The governing class, or élite, of the bourgeoisie was, of course, originally the aristocracy. This was the essence of the revolution—the bourgeois-democratic, rationalizing, egalitarian revolution—which did not happen. The English bourgeoisie of the Industrial Revolution did not revolutionize society as a whole. Afraid from the beginning of the power of the new labouring masses brought into being by and for the Industrial Revolution itself, intimidated by the spectacle of the French Revolution and all it signified, the English middle class quickly arrived at a ‘compromise’ with the English ancien régime. Because of its basically capitalist structure (tenant-farming carried on by wage-labour for profit) and its absence of legal definition as a privileged estate, the aristocracy was such that a ‘compromise’ of this sort was possible. Nevertheless, the landowners were also the main protagonists of a distinctive civilization, half-way between the feudal and the modern, with its own ways of life, its own values and culture—a civilization still vital, at the period of the Industrial Revolution, and in spite of its bourgeois traits qualitatively distinct from the new social order of that Revolution. And no ‘compromise’ or ‘alliance’—the usual terms employed—was, in fact, possible as between contrasting civilizations. No conscious tactical arrangement, no deal lasting for a season, was conceivable between social forces of this complexity and magnitude. Amalgamation was the only real possibility, a fusion of different classes and their diverse cultures into one social order capable of guaranteeing social stability and keeping the proletariat in its place. The history of England from the late 18th century onwards is in large measure the story of this fusion, its strains, achievements, and bizarre results.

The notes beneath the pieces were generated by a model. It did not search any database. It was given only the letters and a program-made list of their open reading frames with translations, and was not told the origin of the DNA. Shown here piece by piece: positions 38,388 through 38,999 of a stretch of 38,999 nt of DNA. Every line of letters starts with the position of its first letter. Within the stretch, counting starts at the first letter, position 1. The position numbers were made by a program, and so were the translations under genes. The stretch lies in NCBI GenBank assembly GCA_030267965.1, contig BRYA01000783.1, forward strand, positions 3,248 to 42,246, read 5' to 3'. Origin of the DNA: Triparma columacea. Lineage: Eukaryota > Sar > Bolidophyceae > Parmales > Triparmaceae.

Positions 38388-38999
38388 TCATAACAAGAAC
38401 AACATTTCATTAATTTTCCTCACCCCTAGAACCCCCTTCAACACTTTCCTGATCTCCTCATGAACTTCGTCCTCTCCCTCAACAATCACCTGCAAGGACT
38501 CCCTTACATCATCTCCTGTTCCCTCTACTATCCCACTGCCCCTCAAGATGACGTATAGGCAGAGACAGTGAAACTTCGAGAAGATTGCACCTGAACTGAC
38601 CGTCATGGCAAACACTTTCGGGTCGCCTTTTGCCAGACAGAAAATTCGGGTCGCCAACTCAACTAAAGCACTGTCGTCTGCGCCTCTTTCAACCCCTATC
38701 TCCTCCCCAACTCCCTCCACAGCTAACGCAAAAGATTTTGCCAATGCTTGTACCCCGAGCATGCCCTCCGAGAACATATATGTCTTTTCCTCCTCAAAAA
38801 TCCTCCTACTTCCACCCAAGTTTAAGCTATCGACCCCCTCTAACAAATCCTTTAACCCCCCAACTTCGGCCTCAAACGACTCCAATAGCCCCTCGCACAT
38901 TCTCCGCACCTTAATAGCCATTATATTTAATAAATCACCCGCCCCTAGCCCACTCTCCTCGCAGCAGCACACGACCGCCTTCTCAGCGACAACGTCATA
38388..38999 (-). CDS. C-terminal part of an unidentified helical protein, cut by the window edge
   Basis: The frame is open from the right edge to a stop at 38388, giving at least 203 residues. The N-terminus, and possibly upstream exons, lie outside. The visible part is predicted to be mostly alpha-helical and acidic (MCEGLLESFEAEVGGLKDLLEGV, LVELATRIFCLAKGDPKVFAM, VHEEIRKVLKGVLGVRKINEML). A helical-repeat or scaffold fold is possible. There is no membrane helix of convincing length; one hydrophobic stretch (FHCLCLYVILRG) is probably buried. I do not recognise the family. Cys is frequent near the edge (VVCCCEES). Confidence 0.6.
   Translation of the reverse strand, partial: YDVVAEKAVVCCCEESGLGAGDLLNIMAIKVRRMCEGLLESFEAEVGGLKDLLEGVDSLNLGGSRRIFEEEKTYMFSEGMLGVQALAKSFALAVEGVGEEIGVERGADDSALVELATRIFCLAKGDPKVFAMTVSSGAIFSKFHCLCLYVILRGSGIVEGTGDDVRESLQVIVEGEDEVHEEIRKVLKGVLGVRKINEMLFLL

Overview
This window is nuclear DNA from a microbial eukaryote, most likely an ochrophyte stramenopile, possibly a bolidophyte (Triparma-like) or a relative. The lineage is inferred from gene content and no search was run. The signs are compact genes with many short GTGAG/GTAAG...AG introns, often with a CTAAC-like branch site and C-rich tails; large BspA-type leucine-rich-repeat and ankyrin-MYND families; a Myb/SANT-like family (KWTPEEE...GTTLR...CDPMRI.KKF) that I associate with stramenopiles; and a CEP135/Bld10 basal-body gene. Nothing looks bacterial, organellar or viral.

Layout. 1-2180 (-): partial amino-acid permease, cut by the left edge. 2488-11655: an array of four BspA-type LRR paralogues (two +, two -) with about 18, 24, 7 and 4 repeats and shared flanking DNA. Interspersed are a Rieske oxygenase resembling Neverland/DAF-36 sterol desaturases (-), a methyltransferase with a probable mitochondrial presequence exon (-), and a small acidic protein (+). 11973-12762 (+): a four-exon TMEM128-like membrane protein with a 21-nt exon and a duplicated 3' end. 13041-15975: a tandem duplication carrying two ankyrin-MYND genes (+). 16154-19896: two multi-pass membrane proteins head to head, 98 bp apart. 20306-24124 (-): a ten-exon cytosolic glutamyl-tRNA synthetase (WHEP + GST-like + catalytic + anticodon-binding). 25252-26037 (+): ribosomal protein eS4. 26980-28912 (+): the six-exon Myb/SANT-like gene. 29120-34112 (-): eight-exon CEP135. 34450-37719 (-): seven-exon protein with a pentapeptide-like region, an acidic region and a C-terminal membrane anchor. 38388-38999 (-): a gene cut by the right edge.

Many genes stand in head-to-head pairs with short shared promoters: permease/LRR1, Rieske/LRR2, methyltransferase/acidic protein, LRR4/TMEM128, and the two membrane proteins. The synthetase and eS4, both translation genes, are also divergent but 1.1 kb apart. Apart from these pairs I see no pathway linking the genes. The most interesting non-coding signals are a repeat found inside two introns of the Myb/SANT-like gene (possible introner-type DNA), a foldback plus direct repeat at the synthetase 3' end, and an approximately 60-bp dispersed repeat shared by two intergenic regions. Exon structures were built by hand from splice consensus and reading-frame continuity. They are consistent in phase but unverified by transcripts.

Because the social and cultural factors in this process of mutual class absorption were disparate, the resultant civilization was itself deeply heterogeneous in character. Inside this permanent, organic ‘compromise the landlords kept control of the State and its main organs, as a governing élite trusted (on the whole) by the bourgeoisie. The contrast between this situation and most other bourgeois democracies is very striking; in general, bourgeois republics (like the different French republics, the United States, Italy after unification, the democratic periods of German history, etc) give rise to a political élite recruited more or less directly from the ranks of the bourgeoisie itself, to a class of professional men of politics who represent the interests, the outlook, the culture of the bourgeoisie directly. They are part of a homogeneous social order. Pre-bourgeois elements have usually persisted in these societies, certainly—but generally in the shape of a peasantry, a subordinate rural order elbowed aside in the evolution of capitalism and of ever-diminishing importance. In England, paradoxically, the more advanced rural order preceding the rise of capitalism survived as the master of the latter. Not the peasantry but the aristocracy itself survived, in the face of the inevitable political and ideological feebleness of the emergent bourgeoisie, as the governors of the most dynamic capitalist system in the world. And landowning civilization survived with them, as a mode of living, a culture and language, a type of personality and psychology, a whole dominant ethos.